Two Papua New Guinea women have graduated from a four week Global Women in Management training program held in Washington DC in the United States of America.
Julie Alo and Bala Kerapa were the recipients of this year’s Global Women in Management (GWIM) program which is supported by operator of the PNG LNG Project, ExxonMobil PNG Limited (EMPNG).
ExxonMobil PNG Public & Government Affairs Manager Robert Aisi said women’s economic empowerment is one of ExxonMobil’s key focus areas for community investment because it recognises that women are strong drivers of social change in their communities. “Each investment in a woman is also an investment in her family and her community, so the impact is broad and multidimensional,” he said.
The Global Women in Management program, run by Plan International USA, brings together women from diverse cultures across the globe to network, learn, share and adapt best practices around the world for expanding women’s economic opportunities.
Julie Alo and Bala Kerapa thanked ExxonMobil PNG for the opportunity to participate in this year’s program which they said was very rewarding and they look forward to applying their new skills to their work.
“I have learned a lot from this experience and have gained new set of skills which I am looking forward to put to use back home,” said Alo.
64 women from Papua New Guinea have benefited from the program since 2006. Aisi said all past participants are strong leaders in their own communities, and are making a significant contribution in their roles within the nonprofit sector, entrepreneurial sector, community and greater society.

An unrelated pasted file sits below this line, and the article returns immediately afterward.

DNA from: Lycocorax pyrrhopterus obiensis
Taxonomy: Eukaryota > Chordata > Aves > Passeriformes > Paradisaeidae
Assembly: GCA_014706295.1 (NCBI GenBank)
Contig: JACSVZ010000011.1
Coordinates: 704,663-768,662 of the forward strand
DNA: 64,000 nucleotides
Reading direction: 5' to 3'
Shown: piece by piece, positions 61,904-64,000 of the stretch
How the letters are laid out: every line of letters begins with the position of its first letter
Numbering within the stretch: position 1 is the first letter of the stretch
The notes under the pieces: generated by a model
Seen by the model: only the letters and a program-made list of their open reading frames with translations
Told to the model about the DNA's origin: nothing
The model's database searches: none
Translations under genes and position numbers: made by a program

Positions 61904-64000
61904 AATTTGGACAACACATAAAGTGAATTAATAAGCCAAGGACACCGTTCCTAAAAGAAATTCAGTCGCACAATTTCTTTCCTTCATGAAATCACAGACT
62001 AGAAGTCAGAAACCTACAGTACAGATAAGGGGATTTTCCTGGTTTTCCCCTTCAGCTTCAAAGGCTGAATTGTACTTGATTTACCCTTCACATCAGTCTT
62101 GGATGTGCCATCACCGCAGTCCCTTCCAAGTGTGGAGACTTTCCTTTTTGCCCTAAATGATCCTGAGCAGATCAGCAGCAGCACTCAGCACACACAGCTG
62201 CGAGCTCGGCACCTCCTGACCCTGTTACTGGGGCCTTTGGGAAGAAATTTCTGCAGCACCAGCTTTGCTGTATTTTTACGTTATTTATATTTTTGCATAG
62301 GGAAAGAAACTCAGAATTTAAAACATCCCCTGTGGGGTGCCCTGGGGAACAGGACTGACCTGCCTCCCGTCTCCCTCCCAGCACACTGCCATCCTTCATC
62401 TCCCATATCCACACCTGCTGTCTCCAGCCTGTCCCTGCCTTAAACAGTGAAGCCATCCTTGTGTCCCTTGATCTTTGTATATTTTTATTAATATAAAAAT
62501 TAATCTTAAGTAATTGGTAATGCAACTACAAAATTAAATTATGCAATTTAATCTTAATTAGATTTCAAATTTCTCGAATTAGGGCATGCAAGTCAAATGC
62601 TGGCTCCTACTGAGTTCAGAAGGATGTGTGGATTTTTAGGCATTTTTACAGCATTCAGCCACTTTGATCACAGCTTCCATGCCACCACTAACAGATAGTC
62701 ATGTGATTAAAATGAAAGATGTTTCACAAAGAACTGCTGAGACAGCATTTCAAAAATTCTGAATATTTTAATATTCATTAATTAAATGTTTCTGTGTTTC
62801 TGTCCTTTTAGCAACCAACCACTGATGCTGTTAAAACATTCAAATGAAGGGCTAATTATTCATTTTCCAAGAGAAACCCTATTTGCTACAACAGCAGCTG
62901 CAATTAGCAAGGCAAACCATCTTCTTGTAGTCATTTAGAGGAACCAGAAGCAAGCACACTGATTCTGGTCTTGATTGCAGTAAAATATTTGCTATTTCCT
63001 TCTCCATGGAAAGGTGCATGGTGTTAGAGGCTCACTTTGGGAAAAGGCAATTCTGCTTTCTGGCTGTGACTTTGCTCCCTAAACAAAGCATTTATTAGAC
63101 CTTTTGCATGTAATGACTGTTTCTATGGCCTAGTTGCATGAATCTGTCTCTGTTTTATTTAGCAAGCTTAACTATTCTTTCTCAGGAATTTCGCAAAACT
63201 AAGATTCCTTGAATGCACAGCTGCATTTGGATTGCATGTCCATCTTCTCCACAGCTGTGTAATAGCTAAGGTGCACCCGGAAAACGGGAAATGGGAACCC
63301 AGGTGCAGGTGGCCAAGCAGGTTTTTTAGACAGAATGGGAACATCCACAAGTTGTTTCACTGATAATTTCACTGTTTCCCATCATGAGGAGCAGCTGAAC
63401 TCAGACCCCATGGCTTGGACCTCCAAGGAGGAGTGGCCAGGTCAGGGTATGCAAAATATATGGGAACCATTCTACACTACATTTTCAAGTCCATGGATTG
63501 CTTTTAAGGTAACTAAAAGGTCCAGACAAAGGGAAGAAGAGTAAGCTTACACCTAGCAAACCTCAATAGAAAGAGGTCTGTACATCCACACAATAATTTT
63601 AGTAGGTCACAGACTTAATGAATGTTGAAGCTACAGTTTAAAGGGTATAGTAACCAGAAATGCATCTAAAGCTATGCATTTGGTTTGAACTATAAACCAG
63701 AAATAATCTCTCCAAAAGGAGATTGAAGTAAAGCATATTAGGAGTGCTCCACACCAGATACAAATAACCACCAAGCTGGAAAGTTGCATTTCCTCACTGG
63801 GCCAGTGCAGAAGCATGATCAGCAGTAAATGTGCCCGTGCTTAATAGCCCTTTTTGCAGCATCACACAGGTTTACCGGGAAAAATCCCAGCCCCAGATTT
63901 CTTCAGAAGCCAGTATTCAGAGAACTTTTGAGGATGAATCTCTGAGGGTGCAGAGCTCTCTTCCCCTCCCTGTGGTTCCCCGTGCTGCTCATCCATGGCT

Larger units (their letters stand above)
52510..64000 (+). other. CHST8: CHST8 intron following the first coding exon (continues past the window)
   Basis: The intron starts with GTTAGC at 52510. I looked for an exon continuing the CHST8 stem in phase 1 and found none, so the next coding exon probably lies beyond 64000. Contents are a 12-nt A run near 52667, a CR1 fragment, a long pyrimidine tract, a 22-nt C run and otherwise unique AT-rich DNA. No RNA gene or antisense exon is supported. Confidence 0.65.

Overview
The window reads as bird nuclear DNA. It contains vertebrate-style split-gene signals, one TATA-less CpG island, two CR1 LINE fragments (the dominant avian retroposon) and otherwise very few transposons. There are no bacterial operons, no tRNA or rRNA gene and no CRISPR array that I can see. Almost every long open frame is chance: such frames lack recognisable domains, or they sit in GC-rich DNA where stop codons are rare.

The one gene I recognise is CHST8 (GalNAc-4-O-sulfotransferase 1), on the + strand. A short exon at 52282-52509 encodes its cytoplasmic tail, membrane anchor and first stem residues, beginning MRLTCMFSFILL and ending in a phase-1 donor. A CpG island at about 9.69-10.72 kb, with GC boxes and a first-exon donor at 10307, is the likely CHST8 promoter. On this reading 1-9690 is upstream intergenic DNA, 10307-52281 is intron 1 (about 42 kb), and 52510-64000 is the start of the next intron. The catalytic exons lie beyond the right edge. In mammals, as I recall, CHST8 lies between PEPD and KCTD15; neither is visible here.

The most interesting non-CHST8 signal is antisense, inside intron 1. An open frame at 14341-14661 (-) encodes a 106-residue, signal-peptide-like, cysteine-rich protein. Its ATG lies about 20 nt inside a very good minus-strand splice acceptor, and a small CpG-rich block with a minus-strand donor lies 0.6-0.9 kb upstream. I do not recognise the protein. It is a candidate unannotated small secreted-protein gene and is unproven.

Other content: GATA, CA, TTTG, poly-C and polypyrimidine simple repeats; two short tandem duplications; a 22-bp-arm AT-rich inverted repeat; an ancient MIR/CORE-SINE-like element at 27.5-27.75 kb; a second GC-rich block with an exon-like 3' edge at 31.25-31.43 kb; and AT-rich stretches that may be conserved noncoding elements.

The training alumni also formed their own secretariat: Advancing Papua New Guinea: Women in Leadership Network (APNG:WLN) to leverage the strengths of their networks to support each other to deliver positive change in their communities and contribute to policy development in relation to social issues.
APNG:WLN representative Cathy Alex thanked ExxonMobil for its continuous support to the women of Papua New Guinea and also for recognising the need to empower them through the Global Women in Management program so that they can positively contribute to the growth and development of their communities.
For the first time earlier this year two past participants, Maureen Santana and Ruth Kissam, returned to Washington DC to participate in follow-up training aimed at helping them build their skills and capacity to design and facilitate similar programs in PNG.
“By helping this program become more self-sustaining we hope to broaden the benefits of the training to more women leaders in PNG,” concluded Aisi